Meeting Challenges for Analysis of Antibody-Drug Conjugates - The complex structure of ADCs necessitates different analytical strategies than those for either small molecules or unconjugated


Meeting Challenges for Analysis of Antibody-Drug Conjugates
The complex structure of ADCs necessitates different analytical strategies than those for either small molecules or unconjugated monoclonal antibodies.

BioPharm International
Volume 25, Issue 10, pp. 60-63

Figure 2: Example of conjugated antibody assays.
For conjugated antibody LBAs, the anticytotoxic drug antibodies are used as capture or detection reagents paired with the capture and detection reagents outlined above to measure the antibody which conjugates at least one drug (see Figure 2).

The merit of conjugated antibody assays is their ability to quantify the possible progressive loss of drug from the ADCs in circulation. However, extra caution should be taken with the format using antidrug antibodies for detection because the drug load of ADCs might change in vivo, compared with the ADC standard material used for the assays.

Figure 3: Competitive LBA for free drug.
A successful design of an ADC is a combination of high drug-linker stability in circulation with efficient intratumoral cytotoxic drug release. Significant achievements have been made in the past years to develop more stable linkers (4). However, the nonspecific release of drug from the carrier antibody in circulation is still a crucial factor in determining the half-life of ADCs. To measure the drug moieties that have been released from the carrier antibody (i.e., free drug), a competitive LBA format could be used with antidrug antibodies coated for capture and a constant concentration of HRP-drug as the reporter (see Figure 3).

Because the clearance of free drug released from the ADC is much faster than the clearance of the ADC itself, the free drug might not be detectable. To solve this problem, one could measure the remaining drug that is bound to the ADC. This measurement can be achieved through the use of cathepsin B digestion to release the drug previously bound to the carrier antibody, followed by quantification of the free drug either via a competitive LBA assay or LC–MS.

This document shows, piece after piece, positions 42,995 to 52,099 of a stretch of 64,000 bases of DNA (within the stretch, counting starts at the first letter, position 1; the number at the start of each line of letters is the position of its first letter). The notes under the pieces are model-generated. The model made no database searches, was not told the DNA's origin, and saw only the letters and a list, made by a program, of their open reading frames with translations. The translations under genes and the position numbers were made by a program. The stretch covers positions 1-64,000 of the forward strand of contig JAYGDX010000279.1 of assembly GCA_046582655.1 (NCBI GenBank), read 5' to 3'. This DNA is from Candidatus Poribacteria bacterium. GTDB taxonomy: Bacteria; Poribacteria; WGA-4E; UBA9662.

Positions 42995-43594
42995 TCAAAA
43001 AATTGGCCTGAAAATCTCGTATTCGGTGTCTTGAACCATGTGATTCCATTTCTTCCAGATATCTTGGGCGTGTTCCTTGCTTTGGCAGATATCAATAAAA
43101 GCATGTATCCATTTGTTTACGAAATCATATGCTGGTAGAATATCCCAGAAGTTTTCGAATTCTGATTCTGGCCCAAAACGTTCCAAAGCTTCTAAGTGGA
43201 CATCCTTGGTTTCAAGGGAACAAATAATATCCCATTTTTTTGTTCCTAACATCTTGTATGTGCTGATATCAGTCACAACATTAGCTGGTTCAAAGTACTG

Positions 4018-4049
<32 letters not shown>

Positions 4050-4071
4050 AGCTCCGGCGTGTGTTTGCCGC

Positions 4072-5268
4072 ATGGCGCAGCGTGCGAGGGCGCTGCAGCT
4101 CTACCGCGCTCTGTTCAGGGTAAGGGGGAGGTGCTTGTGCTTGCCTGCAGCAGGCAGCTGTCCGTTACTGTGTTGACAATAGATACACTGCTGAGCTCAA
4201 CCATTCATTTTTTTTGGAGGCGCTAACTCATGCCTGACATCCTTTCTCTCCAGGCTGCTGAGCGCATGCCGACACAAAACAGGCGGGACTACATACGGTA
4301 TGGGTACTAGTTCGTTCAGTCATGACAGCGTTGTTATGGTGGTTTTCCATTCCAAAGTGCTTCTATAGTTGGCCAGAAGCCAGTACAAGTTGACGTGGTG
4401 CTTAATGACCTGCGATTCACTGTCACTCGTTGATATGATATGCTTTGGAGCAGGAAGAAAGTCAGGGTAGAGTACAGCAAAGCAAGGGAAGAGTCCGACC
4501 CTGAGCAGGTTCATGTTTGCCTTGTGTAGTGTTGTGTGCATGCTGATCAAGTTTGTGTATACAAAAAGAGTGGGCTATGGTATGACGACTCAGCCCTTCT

Ideally, the assay methods for nonclinical PK bioanalysis should be developed during the early stages of ADC development and characterization. Evaluating the assays could be done with the recovery of enriched or purified drug antibody ratio (DAR) fractions compared with the average DAR standard to ensure that the different assay formats recover drug equally. If this analysis is not possible, detailed information of the ADC's mechanism of action, targeted tumor antigen, type of linker, drug antibody ratio, cytotoxic drug, and so forth, are necessary for the bioanalytical method design. In addition to LBA methods, hydrophilic interaction liquid chromatography (HILIC), HPLC, and LC–MS are being used to quantify ADCs. These methods, however, are beyond the scope of the current discussion and are reported elsewhere (1, 3, 4).


Although the same methods used for determining the immunogenicity of general therapeutic antibodies can be used to determine the immunogenicity of ADCs, further characterization of anti-ADC antibodies for the targeting antibody, the linker, and the drug components are required to address the specificity of positive samples. The complexity of the ADC structure raises additional questions not previously encountered in the analysis of monoclonal antibody therapeutics or small molecule drugs. For instance, does an antibody response against the linker or the cytotoxic drug affect ADC internalization? Alternatively, do only neutralizing antibodies against the complementarity determining region (CDR) of the targeting antibody reduce the efficacy of the ADC?


Antibodies are commonly recognized as stable; therefore, most bioanalytical assays for therapeutical monoclonal antibodies are established in serum. This blanket approach, however, is not appropriate for the bioanalysis of ADCs where the conjugation of small molecule drug to the antibody via a linker creates a molecule whose overall stability depends upon the least stable of the three components. To this end, plasma is suggested as being the preferred matrix used for PK and immunogenicity sample analysis because the inhibition of the clotting cascade in plasma results in much less proteolysis than in serum. Moreover, protease inhibitors could be added during sample collection to further stabilize the ADCs in plasma.

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